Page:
Bless Me, Ultima

Bless Me, Ultima, written by Rudolfo Anaya, published in 1972, is the story of Antonio Juan Marez.

His life is changed at the age of six, when a Curandera, or folk healer, comes to live with the family.

Bless Me, Ultima is set in New Mexico during the 1940s, Antonio is already struggling with questions of who he might become as he grows into manhood.

The youngest of six children, two sisters who live at home with him and his parents, and three older brothers who are away at war.

Antonio leans toward being like the Luna side of the family, who are quiet and religious hard-working farmers.  His brothers tend to follow the loud and wild ways of the Marez people on their father's side.

Antonio's mother is a devout Catholic, and it is her dream that he will become a priest. His father would rather see him make his own choices in life.

Antonio does his best to be a good Catholic, and is eager for his first communion. He believes that at that time he will receive understanding directly from God about things he is wondering about.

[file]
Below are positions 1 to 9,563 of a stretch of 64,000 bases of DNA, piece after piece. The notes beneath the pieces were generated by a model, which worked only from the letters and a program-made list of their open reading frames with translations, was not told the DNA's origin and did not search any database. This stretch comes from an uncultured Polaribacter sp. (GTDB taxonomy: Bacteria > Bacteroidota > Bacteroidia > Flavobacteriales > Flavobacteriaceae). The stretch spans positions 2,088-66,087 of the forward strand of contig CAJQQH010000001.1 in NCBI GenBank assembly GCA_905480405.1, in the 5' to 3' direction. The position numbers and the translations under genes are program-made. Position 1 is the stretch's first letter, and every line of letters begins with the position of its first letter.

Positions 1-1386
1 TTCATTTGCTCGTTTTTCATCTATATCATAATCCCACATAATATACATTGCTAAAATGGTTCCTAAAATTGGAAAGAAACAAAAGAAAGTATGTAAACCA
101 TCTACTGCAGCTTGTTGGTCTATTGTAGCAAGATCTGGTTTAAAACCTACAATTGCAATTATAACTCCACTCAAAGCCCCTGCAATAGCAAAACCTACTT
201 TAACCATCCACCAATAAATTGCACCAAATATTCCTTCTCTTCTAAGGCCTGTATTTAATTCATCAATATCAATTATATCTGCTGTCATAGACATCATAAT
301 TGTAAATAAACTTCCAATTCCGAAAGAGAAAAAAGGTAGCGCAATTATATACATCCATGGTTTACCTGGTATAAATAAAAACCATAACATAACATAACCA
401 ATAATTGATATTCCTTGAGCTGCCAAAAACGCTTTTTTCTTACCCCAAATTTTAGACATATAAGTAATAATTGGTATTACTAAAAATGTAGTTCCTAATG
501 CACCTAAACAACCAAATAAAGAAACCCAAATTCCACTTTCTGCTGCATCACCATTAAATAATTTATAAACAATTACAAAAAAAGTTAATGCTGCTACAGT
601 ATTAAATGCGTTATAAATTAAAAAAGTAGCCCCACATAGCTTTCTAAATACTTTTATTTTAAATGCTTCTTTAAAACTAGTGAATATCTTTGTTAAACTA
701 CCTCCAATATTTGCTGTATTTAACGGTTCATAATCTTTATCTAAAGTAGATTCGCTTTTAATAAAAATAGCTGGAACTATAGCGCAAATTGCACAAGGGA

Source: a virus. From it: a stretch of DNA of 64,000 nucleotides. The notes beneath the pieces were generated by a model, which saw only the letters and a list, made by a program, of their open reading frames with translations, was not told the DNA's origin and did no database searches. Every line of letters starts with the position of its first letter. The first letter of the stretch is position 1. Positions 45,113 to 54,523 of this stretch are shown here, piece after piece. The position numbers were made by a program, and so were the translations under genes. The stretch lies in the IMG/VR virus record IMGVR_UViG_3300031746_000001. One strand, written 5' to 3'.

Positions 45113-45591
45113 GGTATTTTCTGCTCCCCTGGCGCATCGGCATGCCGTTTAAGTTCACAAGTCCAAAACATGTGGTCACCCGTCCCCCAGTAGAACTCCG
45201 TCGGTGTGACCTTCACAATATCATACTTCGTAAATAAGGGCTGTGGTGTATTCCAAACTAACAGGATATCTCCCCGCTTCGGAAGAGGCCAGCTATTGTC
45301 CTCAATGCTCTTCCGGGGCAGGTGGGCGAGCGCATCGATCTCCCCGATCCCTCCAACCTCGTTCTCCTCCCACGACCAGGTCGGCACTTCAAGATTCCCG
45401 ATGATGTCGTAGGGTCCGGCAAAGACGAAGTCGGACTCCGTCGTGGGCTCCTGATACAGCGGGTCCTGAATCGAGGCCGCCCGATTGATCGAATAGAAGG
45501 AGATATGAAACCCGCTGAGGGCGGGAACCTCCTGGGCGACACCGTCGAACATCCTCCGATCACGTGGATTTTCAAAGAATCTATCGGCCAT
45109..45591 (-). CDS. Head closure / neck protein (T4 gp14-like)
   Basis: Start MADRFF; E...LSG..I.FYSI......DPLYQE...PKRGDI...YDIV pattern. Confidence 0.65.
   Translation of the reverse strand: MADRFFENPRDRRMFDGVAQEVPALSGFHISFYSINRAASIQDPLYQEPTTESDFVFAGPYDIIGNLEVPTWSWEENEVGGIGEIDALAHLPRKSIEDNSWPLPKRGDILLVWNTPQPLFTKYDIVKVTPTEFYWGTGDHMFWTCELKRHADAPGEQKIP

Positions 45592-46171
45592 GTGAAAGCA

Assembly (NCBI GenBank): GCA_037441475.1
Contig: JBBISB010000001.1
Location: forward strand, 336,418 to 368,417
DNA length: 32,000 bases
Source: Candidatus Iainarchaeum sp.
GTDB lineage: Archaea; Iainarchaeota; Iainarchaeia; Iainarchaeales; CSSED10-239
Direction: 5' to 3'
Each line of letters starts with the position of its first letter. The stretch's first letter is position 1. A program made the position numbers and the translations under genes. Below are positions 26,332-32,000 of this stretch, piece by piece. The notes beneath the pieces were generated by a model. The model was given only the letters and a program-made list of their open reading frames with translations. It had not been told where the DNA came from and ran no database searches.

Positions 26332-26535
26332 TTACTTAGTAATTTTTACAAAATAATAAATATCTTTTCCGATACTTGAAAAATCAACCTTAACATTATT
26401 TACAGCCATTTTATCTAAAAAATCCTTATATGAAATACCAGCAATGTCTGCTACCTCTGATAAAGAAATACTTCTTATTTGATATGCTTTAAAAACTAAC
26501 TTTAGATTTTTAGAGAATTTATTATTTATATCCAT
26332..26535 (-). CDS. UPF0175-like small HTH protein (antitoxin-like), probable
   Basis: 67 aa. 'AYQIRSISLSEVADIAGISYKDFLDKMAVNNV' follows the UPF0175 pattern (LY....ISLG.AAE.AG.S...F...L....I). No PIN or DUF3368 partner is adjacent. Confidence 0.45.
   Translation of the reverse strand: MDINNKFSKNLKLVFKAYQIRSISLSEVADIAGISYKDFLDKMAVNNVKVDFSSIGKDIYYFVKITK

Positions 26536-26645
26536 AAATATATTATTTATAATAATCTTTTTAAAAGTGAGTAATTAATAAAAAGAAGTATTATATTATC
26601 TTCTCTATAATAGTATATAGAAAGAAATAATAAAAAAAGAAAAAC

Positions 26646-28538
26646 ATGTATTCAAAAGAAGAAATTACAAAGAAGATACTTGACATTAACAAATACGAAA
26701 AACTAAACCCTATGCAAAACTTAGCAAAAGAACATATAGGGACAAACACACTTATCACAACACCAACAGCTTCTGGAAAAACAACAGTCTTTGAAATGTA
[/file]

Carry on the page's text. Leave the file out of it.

He has plenty of questions to ask, as he has seen much in his young life that doesn't make sense to him. Questions concerning good and evil, differing religious beliefs, why good people die, and evil ones are left to inflict more pain on themselves and others.

He wonders how it is that Ultima could cure his Uncle Lucas, who was close to death, and the priest could not.

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Finally the day he has eagerly awaited arrives. It is the day of his first communion. He feels sure that he will now hear the voice of God, and his questions will be answered.

But God is silent.

He begins to wonder if God is dead.

Or maybe God never existed at all.

This is one of the most challenged books in the United States.  There are many complaints about this book, most having to do with religion.

Bans and/or challenges include: profanity, irreverence toward God, anti-Catholic, pagan content,  occult/satanism,  sexuality, and violence.

Bless Me, Ultima addresses many of the questions we have as we grow up. It brought back memories of my own childhood, and the worries I had about religion.

I expect that many children have questions and concerns about such things. I believe reading and discussing this book would be a good thing, as I think a lot of kids might not otherwise have a good opportunity to talk about any thoughts they may have on the subject.

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